This is part three of a five-part series. For part one, click here.

Welcome to Mitching 103: Super-Advanced Mitching.

In today’s class, we’ll build upon the Basic Mitch techniques we learned, as well as the Advanced Mitching tips and tricks we learned yesterday. Additionally, we’ll learn a few new techniques to take your Mitching to the next level.

Earlier this year, I had a child. It was wonderful. Shortly thereafter, Mitchell came to visit, so that he could spend time with his niece. I foresaw an opportunity, and so before he even arrived, I began crafting the next Mitch, using the “Notes” app on my iPhone. This was a fairly rough outline; I sculpted a few key phrases, peppered in some horrific imagery, and left myself plenty of room to incorporate real-life details. As the trip progressed, I would periodically go into my phone and edit and rewrite the Mitch, adding some things, and removing others.

At one point, Mitchell handed me his phone so I could read an article. Then he went to the bathroom.

I knew I had mere moments. I quickly texted the Note from my phone to Mitch. Then, I opened it, and pasted the Mitch-in-progress into Facebook, making a few minor adjustments; posted it; posted the first comment on my phone. When Mitch came out of the bathroom, I had the article back up and he was none the wiser… for a few minutes, anyway.

This was my masterpiece up until this point. The advanced technique of pre-writing allowed me to craft a much more fully realized Mitch. I could pre-fill the Mitch with all sorts of art that allowed for a better finished product:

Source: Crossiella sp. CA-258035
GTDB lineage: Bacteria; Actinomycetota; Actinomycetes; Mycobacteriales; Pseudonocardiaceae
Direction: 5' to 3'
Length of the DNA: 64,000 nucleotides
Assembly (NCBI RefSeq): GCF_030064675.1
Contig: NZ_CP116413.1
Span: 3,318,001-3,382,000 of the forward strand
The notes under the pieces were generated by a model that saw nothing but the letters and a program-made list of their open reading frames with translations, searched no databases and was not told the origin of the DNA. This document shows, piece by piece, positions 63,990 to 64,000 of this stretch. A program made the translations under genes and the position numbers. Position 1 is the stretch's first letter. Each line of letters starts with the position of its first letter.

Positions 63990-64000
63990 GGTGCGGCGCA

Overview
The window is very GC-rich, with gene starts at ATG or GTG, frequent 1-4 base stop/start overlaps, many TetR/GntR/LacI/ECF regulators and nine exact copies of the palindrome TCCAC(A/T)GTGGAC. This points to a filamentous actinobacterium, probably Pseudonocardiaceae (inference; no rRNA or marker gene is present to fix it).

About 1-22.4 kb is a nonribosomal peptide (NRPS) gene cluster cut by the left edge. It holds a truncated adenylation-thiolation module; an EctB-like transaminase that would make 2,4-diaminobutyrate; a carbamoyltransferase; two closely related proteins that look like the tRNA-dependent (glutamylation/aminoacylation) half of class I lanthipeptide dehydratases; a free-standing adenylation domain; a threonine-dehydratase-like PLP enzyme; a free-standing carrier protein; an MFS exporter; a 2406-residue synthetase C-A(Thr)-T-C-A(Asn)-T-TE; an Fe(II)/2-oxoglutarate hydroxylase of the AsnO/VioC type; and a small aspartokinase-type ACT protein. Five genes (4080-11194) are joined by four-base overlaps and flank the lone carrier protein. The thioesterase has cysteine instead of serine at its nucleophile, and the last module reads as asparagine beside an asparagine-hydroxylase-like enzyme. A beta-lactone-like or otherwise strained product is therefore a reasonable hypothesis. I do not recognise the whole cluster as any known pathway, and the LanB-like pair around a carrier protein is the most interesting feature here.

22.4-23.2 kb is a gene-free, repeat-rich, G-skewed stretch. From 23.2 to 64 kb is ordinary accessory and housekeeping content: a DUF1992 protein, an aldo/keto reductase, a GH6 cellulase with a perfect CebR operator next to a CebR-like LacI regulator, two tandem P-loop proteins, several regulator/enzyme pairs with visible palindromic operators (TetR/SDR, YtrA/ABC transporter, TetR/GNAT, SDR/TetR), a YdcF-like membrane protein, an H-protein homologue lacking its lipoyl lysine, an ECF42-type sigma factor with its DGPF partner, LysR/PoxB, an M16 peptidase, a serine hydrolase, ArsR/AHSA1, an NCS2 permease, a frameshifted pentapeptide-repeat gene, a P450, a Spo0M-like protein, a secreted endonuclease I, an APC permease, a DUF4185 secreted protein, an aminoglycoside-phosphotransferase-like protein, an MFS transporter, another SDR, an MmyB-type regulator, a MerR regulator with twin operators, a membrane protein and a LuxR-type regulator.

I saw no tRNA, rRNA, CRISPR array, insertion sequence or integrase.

KEY PHRASES: “jittery splurts of feces hurried their egress from my tender b-hole;” “my khaki shorts looked like leopardskin;” “rivulets of hot brown coursing down my calves.” These are the exact sorts of details and images that are the most difficult to produce on the fly. For example, if I had been quickly two-finger typing as Mitch banged on the bedroom door while demanding the return of his phone, there is no way that I could have come up with that stuff. Having the freedom to create these beforehand put me ahead of the game.

DETAILS FROM LIFE: The phrase “I could feel her tiny body strain against me every time she shot out a jet of doodoo” comes directly from a text message sent to me by my wife. “Cramming ruined [clothing] into a Ziploc” is something that every new parent is deeply familiar with.

The lesson here: when you can, pre-craft as much of the Mitch as possible.

NOTE: Shortly thereafter, I found that I had been Mitched myself. Mitch, while I slept, mashed my unconscious thumb onto my iPhone; my thumbprint, unawares, unlocked the phone. From there, Mitchell was able to spring his revenge:

A wonderful example of the Mitch. Quick, concise, evocative. Follows most of the main rules: 1. I had eaten a Philly Cheesesteak. I do change a lot of diapers. 2. “Keef here.” “This is DEFINITELY KEEF.” 3. The Bristol Stool Chart graphic is an inspired addition, as we had been discussing it earlier that week. It could have come earlier on the comment timeline, but its inclusion is beautiful.

I began crafting my response immediately.

Join us tomorrow, for Mitching 104: Mitching Masters Seminar.

More lectures in this series:

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